As part of its efforts to promote STEM education and innovation, Allied Electronics & Automation has announced that it will sponsor a team from Colorado State University’s Department of Mechanical Engineering for the NASA Robotic Mining Competition (RMC) for a fourth consecutive year. As part of the sponsorship agreement, Allied provides a monetary grant to the team, access to critical components and parts, and advice from Allied’s in-house engineering experts to assist CSU’s team in developing a lunar mining vehicle for the NASA competition.
“Our sponsorship of the CSU Lunabotics team is a natural way for Allied to better provide these student engineers with the resources, expertise and materials they need to innovate and further their technical and professional development,” said Ken Bradley, president of Allied Electronics and Automation Americas. “NASA’s Lunabotics RMC competition helps inspire the next generation of engineers to literally reach for the stars with their innovation, and we’re excited to see what solutions this team of bright young people from CSU will come up with.”
The annual NASA Lunabotics RMC in the Artemis Student Challenge provides U.S. colleges and universities the opportunity to train their students using NASA engineering methods by designing, building and operating a lunar excavator prototype.
Over the past three years, the CSU team has built and refined a robotic vehicle suitable for harsh moon mining operations that can autonomously avoid obstacles, extract material from the lunar surface, transport it to a deposit point and geolocate itself without the aid of GPS.
Each year, the Lunabotics RMC competitors improve the designs of their excavation robots from past years with better mechanical systems and improved sensors and autonomy software. The teams participate in multiple events throughout the year, and the CSU team has continued to improve its robot despite the 2020 on-site competition being cancelled due to COVID-19.
The CSU team said it has made significant upgrades to its vehicle in 2021, replacing its previous auger mining system with a system of buckets on a ladder belt that scoop material from the ground and deposit it into a storage container which actuates like a dump truck.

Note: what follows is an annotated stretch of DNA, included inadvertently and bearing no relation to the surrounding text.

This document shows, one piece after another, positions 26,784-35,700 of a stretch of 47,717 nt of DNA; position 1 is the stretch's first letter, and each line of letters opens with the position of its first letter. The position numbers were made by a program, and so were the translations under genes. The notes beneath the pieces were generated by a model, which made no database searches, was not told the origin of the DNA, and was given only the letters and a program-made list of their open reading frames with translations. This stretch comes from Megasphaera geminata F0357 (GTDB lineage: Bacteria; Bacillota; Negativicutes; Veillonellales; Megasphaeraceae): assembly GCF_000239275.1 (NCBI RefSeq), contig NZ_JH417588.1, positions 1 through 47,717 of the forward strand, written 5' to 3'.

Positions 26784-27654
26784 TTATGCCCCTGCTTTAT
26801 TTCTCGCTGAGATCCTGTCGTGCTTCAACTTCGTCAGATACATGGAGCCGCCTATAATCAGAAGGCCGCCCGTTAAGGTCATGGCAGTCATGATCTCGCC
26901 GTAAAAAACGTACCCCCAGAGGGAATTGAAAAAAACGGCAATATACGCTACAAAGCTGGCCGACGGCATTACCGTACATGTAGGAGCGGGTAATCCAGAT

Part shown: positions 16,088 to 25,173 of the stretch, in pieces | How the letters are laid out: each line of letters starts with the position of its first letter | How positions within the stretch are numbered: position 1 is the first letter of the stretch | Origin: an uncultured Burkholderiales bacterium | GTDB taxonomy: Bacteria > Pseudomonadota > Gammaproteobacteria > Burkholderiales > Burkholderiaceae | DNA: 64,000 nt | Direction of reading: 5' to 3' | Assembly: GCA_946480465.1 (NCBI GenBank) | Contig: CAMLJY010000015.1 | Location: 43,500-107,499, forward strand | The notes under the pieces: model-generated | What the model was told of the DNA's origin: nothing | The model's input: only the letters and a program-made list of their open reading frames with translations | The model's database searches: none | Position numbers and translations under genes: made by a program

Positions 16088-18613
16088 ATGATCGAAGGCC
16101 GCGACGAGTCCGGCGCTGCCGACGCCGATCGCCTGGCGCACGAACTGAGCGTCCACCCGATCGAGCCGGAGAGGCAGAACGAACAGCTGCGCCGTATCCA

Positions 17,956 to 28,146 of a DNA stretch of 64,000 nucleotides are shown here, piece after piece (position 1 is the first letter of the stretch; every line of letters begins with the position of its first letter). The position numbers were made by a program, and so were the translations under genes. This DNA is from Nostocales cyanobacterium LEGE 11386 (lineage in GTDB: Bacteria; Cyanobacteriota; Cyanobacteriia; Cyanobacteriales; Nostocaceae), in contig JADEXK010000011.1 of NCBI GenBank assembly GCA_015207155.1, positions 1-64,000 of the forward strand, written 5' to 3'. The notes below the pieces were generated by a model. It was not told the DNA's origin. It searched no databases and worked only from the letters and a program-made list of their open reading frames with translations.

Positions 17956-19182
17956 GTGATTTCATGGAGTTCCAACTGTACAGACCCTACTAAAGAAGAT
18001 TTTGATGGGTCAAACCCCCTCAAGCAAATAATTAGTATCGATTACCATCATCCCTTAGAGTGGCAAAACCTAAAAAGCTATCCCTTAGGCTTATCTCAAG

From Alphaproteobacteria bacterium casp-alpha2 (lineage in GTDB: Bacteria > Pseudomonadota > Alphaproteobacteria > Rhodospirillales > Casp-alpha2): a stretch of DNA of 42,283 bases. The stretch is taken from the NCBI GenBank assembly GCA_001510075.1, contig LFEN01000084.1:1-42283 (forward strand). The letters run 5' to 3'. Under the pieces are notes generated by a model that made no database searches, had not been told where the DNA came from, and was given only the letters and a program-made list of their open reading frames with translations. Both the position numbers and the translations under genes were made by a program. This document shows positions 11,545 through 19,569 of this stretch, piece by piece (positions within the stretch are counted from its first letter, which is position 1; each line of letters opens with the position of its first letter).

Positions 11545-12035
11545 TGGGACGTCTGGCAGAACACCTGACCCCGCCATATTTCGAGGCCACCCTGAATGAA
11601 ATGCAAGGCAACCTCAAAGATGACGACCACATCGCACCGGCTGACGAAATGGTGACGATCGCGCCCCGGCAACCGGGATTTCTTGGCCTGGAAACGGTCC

NASA's Robotic Mining Competition is continuing as Lunabotics 2021. Source: NASA
“I have been continuously amazed by how much the students can accomplish by the end of their senior design project, launching them into a wide variety of engineering careers,” said Dr. Jianguo Zhao, assistant professor of mechanical engineering and technical advisor for the NASA RMC team. “This is possible thanks to the generous support from Allied Electronics.”
About Allied Electronics & Automation
Allied Electronics & Automation is a high-service distributor of automation and control, electronic, electrical, mechanical, and maintenance products from more than 500 suppliers. The company has sales offices across the Americas, a focus on digital customer experience, 99% ship-to-order accuracy, and more than 3.5 million parts available for purchase online. Allied said that engineers, designers, maintainers, and purchasers trust it to provide a wide range of systems across the entire product lifecycle.
About CSU’s Walter Scott, Jr. College of Engineering
The Walter Scott, Jr. College of Engineering trains students to engage the global environmental challenges of the day through research, education, innovation, and outreach. Among its many accolades as an ABET-accredited institution are a top-ranked graduate program in Atmospheric Science and cutting-edge research that provides students hands-on learning in chemical, civil, electrical, mechanical and biomedical engineering.
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